Indonesia 2016 | Thought Leadership | Empowering the social shopper
Adapting to the online-offline business of buying
Voon Tai, Channel Planning Director,
Samir Gupte, Managing Director, Geometry Global Indonesia
Everyone loves shopping, and marketers have long used shopper marketing to guide consumers towards their brands during the “last mile” of consideration before a deal is sealed. But the last mile has changed beyond all recognition; across many categories, the shopping process starts long before a person enters a store. People research online, discuss and suggest purchases. Most importantly, they influence and are influenced by the views of their friends, peers and people they trust.
Social media is a huge phenomenon in Indonesia, and it is transforming the social aspect of shopping and purchase decision-making that used to happen offline. Shopping is becoming even more of a social activity in the mobile era, and social media recommendations are having a significant impact on consumers’ propensity to consider a brand and ultimately make a purchase.
People trust what others say about brands or products, and not just when it’s people they already know. Mothers trust ‘mother bloggers’ and frequently seek information and product recommendations from them. Someone interested in home appliances will research products online, discuss it with friends, read online reviews, browse in a physical store, and then often go back online to actually make a purchase.
Shopping has become a highly social, non-linear and mobile-enabled activity, at the same time as the business of retailing has also changed: the modern trade is on the rise, and the shopping habits of Indonesians are evolving. People now look for and expect a seamless online-offline shopping experience.
Brands can no longer ignore the demands of these highly social online-offline shoppers. They need to think differently about the way they market to shoppers, focusing less on pushing out a brand message and thinking more about joining in conversations around shopping.
The digital, social revolution in Indonesia has created a new breed of shoppers, and they want more ...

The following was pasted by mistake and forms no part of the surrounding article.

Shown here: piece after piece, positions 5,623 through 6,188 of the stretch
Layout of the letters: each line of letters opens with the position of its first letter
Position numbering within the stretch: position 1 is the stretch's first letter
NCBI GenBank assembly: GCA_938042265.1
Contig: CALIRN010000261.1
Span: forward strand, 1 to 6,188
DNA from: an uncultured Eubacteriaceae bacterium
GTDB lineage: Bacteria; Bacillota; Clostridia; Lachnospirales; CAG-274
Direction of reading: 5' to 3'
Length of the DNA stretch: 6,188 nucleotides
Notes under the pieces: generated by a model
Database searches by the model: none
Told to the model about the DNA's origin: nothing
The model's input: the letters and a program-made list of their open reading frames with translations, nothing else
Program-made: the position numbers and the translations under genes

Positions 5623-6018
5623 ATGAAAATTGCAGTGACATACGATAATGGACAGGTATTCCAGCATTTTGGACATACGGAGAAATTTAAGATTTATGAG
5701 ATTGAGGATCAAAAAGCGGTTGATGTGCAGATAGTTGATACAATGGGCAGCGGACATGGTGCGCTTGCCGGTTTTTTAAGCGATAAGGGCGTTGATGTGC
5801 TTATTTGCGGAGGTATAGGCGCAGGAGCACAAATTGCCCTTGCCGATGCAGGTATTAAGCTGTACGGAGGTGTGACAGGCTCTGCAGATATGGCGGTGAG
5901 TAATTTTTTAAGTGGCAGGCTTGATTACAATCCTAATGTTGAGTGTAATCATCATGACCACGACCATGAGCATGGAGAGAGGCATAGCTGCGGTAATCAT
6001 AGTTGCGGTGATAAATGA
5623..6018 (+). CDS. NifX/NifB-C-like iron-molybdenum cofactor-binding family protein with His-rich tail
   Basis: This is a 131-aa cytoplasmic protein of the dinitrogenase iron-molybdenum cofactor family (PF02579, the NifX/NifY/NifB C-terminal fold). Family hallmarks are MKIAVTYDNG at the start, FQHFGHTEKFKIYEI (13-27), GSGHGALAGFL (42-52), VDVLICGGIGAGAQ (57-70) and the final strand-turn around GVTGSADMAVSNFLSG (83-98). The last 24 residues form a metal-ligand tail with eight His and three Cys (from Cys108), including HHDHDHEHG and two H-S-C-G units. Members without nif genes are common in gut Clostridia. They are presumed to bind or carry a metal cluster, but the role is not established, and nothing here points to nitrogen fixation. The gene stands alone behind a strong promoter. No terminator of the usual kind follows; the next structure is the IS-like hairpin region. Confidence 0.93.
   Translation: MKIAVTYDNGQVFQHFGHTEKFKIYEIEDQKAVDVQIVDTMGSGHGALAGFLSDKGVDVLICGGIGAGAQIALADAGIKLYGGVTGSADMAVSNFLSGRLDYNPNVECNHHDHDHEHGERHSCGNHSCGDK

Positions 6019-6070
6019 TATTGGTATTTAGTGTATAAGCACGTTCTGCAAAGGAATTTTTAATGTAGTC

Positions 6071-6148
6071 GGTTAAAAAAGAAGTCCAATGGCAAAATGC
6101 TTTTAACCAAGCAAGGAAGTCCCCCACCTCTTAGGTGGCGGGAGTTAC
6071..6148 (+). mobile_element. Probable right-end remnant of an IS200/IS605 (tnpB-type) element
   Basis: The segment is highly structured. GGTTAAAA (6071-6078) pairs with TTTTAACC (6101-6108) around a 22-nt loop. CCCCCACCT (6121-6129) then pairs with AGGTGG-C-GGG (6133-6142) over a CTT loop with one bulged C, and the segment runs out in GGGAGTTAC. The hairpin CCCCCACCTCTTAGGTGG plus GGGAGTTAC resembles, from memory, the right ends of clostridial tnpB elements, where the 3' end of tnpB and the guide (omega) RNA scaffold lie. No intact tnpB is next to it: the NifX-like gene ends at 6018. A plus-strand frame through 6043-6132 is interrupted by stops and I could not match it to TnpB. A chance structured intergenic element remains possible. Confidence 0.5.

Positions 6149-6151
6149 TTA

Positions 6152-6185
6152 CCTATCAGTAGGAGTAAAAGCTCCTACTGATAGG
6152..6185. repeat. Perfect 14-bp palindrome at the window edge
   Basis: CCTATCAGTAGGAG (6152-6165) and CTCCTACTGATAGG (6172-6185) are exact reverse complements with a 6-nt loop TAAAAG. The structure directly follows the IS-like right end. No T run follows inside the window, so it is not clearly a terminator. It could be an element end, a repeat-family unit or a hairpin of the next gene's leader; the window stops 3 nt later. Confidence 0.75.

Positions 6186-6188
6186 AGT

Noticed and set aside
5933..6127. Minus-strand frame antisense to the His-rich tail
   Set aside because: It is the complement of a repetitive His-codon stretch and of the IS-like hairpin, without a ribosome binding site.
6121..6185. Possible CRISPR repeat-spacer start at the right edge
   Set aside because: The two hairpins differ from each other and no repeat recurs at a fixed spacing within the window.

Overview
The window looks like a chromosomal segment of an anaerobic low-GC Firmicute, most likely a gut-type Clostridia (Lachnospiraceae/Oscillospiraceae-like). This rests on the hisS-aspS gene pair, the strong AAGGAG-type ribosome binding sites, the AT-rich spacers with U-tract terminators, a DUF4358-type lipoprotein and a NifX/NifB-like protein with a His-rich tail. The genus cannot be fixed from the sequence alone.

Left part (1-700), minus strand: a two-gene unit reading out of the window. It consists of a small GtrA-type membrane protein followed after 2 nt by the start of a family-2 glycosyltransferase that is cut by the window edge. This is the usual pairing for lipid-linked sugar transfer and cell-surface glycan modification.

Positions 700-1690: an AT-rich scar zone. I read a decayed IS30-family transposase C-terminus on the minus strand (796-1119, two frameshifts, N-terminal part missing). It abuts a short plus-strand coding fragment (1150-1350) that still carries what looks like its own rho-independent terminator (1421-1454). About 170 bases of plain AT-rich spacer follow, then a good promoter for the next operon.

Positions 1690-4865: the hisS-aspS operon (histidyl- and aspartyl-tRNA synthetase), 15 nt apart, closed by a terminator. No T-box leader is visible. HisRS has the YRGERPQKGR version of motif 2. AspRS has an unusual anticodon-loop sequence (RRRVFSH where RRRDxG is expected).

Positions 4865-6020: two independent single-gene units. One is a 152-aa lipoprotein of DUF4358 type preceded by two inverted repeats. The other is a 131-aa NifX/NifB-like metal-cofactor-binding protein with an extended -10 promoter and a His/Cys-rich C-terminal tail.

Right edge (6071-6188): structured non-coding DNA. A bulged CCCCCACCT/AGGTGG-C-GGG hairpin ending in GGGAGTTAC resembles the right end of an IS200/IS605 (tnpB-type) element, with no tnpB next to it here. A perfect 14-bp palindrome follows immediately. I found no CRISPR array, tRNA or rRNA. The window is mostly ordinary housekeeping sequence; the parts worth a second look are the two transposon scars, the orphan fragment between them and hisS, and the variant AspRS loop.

MORE IDEAS: They seek inspiration from friends, family members and credible influencers on how to enhance their lifestyle.
MORE SAY: So that they can be more involved, make their voices heard by others and influence the direction of brands.
MORE POWER: So that their experiences can influence the perceptions of other shoppers.
There are two ways that brands can be part of the new, social aspect of online and offline shopping.
1. Socializing shoppers
We can turn traditional, one-to-one shopper marketing events and promotions into social interactions that become one-to-many. Online influencers can become a part of an offline event, expanding reach and attracting new audiences by amplifying news about products or offers.
In categories with high shopper consideration or significant barriers to purchase, we can help make it easier to arrive at a purchase decision by providing web-enabled merchandising and access to social content in-store via interactive displays.
With the rise in e-commerce, we can shorten the shopper’s purchase journey significantly, by making it easier to convert from an online ad to an online purchase in the moment, rather than nudging shoppers to buy from a physical store.
2. Shopifying Social
We know that people are influenced by other peoples’ buying experiences, reviews and complaints.
Brands can work to better understand the purchase decision journey and use social listening – when consumers are in ‘shopper mode’ to identify challenges and barriers to purchase.
Shoppers follow online influencers and desire content that inspires them. Developing the right influencer engagement program and building the right messaging through them can motivate shoppers online, guiding them to the point of purchase.
Make content more shoppable by leveraging purchase decision journey insights and motivations, turning connections into actions.
Brand marketers have grown used to deploying both social media and shopper marketing, but they have tended to use them separately. Together, they can be a formidable combination for brands, and a highly effective way to influence shoppers, whether they are online, offline or both. Indonesian shoppers are ready for this kind of integration; it’s time marketers got ready, too.